caucus at 7 pm on Super Tuesday, but you can caucus for any candidate

regardless of your registered party.


Minnesota allows SAME DAY REGISTRATION, meaning you can still register

to vote on the same day as the caucus as long as you have lived in

Minnesota for 20 days and ill be 18 at the time on November 8, 2016.


You can check your registration here.


To find your caucus location (either Democrat or Republican) enter your address 

here.


Caucuses take place at 7 pm, but it is recommended to show up at least a

half hour before the caucus begins especially if you need to register.


Minnesota DOES NOTE REQUIRE ID to vote, unless you are registering at the caucus day.


OKLAHOMA


Oklahoma has a SEMI OPEN PRIMARY, meaning you can vote any time

during the election day, but you must be registered with your

candidate’s party or as “independent” for your vote to be counted.


In order to vote in the primary, you need to have registered to vote in Oklahoma by February 5th.


You can check your registration and polling location here.


Just go to your polling place during polling hours and cast your ballot.


All polls in the state are open from 8 am to 6 pm.


Oklahoma requires ID to vote.


Absentee Ballots can be mailed in, but must have been requested by Feb 24.


TENNESSEE


Tennessee has OPEN PRIMARIES, meaning you can vote any time during

the election day for any candidate regardless of your registered party.


In order to vote in the primary, you need to have registered to vote in Tennessee by February 1st.


You can check your registration and polling location here.


Just go to your polling place during polling hours and cast your ballot.


Polling hours vary from county to county, however most are open from 7 am to 7 pm.


Tennessee requires ID to vote.


Absentee Ballots can be mailed in, but must have been requested two days before the primary.


TEXAS


Texas has OPEN PRIMARIES, meaning you can vote any time during the

election day for any candidate regardless of your registered party.


In order to vote in the primary, you need to have registered to vote in Texas by February 1st.


You can check your registration and polling location here.


Just go to your polling place during polling hours and cast your ballot.


All polls in the state are open from 7 am to 7 pm.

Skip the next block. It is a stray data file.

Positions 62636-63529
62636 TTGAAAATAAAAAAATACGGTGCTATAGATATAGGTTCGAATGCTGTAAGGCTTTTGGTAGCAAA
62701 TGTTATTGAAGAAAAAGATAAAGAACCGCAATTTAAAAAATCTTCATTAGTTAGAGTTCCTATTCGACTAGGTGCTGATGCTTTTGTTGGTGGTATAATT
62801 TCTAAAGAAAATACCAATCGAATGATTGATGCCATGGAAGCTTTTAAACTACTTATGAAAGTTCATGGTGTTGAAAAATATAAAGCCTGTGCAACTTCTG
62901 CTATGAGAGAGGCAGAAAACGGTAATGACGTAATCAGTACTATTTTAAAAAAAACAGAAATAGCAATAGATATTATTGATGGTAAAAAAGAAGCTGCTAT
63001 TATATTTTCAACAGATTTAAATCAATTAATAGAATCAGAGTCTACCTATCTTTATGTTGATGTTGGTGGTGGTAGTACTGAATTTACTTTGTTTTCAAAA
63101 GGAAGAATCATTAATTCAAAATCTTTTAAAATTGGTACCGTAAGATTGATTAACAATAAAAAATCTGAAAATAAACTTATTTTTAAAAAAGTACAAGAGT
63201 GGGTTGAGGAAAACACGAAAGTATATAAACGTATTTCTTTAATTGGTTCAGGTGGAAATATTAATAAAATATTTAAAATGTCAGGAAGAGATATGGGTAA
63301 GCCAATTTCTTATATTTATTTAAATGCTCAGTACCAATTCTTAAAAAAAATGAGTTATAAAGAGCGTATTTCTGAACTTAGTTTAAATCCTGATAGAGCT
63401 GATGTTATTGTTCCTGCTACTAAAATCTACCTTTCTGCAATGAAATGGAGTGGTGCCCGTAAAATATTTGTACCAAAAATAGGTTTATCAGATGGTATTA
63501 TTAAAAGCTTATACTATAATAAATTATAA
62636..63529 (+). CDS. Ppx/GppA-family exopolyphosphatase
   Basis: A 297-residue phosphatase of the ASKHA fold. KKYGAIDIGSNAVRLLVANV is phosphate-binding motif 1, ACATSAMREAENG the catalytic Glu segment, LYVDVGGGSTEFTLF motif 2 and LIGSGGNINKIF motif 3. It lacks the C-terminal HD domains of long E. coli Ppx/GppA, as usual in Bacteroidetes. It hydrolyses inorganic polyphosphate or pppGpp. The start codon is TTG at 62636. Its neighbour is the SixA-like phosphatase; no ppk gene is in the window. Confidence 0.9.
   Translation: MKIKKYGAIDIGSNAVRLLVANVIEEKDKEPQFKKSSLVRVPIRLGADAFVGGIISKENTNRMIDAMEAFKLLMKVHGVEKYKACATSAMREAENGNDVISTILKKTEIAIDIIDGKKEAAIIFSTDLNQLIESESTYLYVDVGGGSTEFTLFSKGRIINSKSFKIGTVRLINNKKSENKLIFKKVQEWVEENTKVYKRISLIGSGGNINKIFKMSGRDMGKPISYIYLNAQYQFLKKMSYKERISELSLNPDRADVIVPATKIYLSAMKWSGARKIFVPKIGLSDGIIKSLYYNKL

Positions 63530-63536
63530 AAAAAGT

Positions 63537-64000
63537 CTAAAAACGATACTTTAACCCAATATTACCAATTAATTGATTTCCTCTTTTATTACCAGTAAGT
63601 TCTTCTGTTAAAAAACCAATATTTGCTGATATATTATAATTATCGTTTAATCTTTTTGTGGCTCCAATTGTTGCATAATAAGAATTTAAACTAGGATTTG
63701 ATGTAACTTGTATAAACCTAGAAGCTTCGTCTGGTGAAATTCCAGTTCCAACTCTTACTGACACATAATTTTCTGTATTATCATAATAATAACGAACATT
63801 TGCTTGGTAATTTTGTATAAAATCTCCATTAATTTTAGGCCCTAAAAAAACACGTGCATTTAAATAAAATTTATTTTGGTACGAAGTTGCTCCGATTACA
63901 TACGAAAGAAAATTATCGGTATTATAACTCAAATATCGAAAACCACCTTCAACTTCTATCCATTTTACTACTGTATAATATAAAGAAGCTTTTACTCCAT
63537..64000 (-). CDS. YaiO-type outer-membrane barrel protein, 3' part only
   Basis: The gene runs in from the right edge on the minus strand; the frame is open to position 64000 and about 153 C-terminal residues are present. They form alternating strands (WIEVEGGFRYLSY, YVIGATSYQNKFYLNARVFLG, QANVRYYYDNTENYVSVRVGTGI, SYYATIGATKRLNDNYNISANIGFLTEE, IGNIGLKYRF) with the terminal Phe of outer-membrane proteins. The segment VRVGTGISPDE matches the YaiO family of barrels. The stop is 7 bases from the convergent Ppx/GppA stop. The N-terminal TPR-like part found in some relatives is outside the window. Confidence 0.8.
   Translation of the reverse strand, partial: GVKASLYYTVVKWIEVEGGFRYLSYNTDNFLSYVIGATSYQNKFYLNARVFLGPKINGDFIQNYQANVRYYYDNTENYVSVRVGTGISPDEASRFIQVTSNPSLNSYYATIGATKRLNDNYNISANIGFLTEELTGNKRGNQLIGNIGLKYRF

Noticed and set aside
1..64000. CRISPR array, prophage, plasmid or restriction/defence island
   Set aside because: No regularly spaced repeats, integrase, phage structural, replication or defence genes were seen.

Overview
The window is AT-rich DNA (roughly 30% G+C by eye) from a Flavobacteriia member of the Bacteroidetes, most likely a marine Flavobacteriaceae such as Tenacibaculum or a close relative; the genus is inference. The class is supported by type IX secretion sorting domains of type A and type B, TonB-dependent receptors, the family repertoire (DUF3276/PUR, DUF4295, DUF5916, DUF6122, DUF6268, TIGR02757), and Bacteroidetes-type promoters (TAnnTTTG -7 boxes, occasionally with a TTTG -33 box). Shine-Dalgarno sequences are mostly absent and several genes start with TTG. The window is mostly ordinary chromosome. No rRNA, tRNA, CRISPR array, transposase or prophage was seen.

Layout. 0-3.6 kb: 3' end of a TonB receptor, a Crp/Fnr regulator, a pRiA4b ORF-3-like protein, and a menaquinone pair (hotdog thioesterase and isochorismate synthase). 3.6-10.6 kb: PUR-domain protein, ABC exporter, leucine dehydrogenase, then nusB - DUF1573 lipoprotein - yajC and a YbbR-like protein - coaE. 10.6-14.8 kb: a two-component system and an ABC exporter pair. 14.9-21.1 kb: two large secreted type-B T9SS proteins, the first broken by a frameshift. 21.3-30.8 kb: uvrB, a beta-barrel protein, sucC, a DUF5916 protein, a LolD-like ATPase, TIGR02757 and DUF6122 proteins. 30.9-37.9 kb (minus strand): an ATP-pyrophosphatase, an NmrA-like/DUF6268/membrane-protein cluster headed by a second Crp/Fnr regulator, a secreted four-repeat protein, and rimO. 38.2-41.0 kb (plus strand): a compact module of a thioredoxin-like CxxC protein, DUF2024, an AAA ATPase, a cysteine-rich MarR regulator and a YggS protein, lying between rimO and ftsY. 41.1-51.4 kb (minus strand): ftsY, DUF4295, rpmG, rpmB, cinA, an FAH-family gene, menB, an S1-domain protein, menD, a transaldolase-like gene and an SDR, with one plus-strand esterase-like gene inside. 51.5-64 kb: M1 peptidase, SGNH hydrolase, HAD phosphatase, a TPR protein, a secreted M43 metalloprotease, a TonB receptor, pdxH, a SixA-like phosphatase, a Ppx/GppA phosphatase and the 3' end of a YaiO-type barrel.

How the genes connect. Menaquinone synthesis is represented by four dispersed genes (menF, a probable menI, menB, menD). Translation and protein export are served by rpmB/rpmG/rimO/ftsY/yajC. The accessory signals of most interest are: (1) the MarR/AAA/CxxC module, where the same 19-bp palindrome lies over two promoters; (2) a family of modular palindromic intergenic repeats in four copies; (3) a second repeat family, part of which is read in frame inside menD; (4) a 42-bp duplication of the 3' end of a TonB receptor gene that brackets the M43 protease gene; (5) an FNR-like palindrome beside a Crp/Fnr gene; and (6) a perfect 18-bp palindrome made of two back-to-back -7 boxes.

Texas requires ID to vote.


Absentee Ballots can be mailed in, but must have been requested seven days before the primary.


VERMONT


Vermont has OPEN PRIMARIES, meaning you can vote any time during the

election day for any candidate regardless of your registered party.


In order to vote in the primary, you need to have registered to vote in Vermont by February 24th.


You can check your registration and find your polling place here.


Just go to your polling place during polling hours and cast your ballot.


All polls in the state are open from 10 am to 7 pm.  Most polls open earlier.


Vermont does not require ID to vote, (unless you are a first time voter that did not provide verification when registering.)


Absentee ballots can be requested up until 5 pm the day before the election.


VIRGINIA


Virginia has OPEN PRIMARIES, meaning you can vote any time during the election day for any candidate regardless of your registered party.


In order to vote in the primary, you need to have registered to vote in Virginia by February 7th.


You can check your registration and find your polling location here.


Just go to your polling place during polling hours and cast your ballot.


All polls in the state are open from 16 am to 7 pm.


Virginia requires ID to vote.


Absentee ballots can be used but must have been requested a week before the primary.


AMERICAN SAMOA


American Samoa also hold their Democratic Caucuses on Super Tuesday.


A bunch of other states are following close on the heels of Super

Tuesday – Kansas, Kentucky, Louisiana, Maine, Nebraska, Puerto Rico,

Hawaii, Idaho, Michigan, Mississippi, DC, Florida, Illinois, Missouri,

North Carolina and Ohio all take place in the first two weeks of March.

Tier Benefits
Recent Posts